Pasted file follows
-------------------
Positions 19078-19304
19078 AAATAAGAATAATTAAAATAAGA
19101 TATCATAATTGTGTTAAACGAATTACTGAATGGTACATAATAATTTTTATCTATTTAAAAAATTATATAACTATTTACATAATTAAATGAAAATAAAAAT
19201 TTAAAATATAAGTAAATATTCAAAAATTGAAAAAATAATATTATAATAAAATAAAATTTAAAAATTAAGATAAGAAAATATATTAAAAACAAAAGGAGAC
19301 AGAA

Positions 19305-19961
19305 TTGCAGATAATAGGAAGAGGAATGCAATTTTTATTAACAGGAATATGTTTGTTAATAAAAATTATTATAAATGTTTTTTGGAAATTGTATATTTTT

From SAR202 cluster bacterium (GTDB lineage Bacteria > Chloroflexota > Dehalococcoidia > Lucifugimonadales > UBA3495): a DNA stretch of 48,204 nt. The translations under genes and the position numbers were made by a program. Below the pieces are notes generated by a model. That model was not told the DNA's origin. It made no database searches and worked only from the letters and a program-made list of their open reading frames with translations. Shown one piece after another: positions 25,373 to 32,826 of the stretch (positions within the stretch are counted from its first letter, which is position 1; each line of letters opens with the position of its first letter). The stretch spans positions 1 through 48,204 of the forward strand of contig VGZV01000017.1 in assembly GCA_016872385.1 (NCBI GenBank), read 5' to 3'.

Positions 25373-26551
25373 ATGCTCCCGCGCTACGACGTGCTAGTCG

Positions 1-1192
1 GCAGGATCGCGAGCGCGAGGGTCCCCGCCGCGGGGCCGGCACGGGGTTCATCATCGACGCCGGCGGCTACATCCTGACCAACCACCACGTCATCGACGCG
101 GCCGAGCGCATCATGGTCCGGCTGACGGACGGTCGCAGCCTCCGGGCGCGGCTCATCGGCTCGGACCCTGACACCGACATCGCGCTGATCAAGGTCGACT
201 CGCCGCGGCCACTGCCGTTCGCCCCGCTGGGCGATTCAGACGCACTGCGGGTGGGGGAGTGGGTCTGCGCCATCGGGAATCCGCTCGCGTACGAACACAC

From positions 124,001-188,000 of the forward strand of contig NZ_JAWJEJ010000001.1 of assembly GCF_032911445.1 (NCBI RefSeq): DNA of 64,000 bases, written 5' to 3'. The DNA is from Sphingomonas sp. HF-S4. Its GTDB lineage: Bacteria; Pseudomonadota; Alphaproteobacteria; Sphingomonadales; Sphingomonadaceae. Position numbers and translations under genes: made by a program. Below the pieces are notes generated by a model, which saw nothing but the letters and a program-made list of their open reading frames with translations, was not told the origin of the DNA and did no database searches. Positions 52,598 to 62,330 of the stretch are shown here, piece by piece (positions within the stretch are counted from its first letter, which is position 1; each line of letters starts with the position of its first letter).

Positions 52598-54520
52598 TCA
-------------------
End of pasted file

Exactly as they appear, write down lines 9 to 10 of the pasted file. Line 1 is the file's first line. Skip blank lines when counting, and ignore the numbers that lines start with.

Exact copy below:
Positions 25373-26551
25373 ATGCTCCCGCGCTACGACGTGCTAGTCG